Haruki Murakami emerges to speak at public event in Japan

In what is proving to be quite the week for spotting otherwise reclusive authors in the wild, the cultishly adored Japanese writer Haruki Murakami has appeared in public in his native land for the first time in eighteen years. Turns out all you have to do to tempt him into plain sight is to be a noted Jungian psychologist with whom Murakami can empathise from the very depths of his heart, die at 79, then hope that a few years later someone will name a literary prize after you and that Murakami will turn up to aid its launch. Bully for Hayao Kawai then, who did just that, having died in 2007 as a professor emiritus at Kyoto University and a former head of Japan’s Cultural Affairs Agency.

In honour of Kawai and the prize named for him, Murakami was interviewed at the university in front of a lottery-chosen audience of 500 by literary critic Yutaka Yukawa. The conversation largely centred around his latest novel, Colourless Tsukuru Tazaki and His Years of Pilgrimage, which had sold a million copies by the end of its first week of publication in Japan. Of the novel – his first since 1Q84 three years ago – Murakami said: ‘There may be some people who feel I’m going backward from a literary perspective, but for me it’s a new attempt.’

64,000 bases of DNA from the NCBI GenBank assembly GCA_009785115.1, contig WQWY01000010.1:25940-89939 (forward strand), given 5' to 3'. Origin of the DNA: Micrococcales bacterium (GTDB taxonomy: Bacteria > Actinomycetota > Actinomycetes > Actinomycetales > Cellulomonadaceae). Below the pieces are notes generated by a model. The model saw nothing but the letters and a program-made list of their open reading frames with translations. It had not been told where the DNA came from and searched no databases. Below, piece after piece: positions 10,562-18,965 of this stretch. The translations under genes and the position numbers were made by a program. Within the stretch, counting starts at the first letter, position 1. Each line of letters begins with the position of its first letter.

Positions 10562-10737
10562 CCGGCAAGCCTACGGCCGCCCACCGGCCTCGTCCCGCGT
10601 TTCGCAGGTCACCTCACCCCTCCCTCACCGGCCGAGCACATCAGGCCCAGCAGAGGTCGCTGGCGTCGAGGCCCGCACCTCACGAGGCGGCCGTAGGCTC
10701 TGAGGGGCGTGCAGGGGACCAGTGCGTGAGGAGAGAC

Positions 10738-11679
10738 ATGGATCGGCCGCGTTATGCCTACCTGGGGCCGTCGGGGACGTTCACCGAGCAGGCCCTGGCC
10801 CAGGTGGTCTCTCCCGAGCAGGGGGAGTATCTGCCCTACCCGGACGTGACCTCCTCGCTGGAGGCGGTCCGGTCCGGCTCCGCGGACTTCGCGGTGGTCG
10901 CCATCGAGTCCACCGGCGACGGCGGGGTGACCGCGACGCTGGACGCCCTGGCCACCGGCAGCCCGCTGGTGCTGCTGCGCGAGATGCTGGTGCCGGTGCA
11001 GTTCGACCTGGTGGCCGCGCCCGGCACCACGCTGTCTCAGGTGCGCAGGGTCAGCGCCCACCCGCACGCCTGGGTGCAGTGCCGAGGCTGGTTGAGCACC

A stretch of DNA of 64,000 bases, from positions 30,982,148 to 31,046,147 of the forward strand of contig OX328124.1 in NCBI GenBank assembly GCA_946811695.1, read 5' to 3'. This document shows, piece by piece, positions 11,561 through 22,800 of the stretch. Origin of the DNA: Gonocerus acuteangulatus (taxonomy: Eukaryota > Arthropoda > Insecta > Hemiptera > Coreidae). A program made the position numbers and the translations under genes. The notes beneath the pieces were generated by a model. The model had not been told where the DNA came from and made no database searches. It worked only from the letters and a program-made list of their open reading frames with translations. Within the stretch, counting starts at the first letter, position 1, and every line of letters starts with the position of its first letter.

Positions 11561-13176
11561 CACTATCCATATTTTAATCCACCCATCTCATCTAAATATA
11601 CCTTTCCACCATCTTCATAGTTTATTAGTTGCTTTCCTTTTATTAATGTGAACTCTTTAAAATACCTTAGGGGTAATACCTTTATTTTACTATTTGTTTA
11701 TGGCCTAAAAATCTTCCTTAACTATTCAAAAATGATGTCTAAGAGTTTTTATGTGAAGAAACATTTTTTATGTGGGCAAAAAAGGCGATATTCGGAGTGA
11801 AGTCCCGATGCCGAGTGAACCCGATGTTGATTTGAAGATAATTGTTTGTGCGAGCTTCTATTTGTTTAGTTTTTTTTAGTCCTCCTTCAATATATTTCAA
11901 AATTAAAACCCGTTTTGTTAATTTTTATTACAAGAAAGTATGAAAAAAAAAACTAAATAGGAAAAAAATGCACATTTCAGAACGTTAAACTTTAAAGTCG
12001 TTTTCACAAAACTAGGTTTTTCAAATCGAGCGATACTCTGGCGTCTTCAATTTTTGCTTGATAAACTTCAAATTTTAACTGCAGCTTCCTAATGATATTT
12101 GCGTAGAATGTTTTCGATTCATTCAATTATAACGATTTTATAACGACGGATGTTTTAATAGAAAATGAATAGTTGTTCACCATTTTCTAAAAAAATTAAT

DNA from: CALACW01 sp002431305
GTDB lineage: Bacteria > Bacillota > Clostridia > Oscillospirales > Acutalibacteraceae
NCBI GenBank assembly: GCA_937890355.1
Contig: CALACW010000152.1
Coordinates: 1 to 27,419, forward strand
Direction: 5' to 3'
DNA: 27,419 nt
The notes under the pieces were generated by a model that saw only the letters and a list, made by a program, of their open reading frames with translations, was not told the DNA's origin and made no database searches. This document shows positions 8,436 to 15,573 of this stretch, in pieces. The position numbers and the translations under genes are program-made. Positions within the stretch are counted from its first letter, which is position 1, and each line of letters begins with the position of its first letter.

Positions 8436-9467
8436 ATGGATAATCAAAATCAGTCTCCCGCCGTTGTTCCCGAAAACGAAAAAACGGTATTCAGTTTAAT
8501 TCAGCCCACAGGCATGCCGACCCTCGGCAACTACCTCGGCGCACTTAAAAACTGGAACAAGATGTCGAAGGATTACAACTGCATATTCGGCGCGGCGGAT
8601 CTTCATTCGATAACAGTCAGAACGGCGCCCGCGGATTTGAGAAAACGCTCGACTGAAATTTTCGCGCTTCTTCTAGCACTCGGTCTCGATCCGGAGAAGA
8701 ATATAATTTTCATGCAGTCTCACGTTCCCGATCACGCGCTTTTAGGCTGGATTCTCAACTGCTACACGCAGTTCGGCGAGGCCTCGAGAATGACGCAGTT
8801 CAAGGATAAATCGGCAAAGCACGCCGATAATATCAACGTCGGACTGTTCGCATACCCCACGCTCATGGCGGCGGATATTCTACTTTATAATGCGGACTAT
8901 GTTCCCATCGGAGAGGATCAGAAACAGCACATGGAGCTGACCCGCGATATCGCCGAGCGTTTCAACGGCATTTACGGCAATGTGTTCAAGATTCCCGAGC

He also spoke of feeling ‘as if I was getting bigger by being guided through an experience’ whilst writing, disavowing his typically allusive style and developing ‘a great interest in expanding on real people. Then the characters started to act on their own. I was intrigued by the relationships between people.’

By all accounts, however, fans shouldn’t expect this kind of appearance to become a regular thing from the 64 year old, who told the crowd: ‘When I woke up this morning I almost thought of taking a bullet train home. It’s not because I have a mental condition or purple spots all over my body. I’m just an ordinary person who lives an ordinary life.’

Murakami famously fled the country for Europe and America after the 1987 publication of Norwegian Wood made him one of the most acclaimed and popular authors in Japan, only returning in 1995, which also marked the date of his last public appearance, at a reading to benefit victims of the Kobe earthquake.

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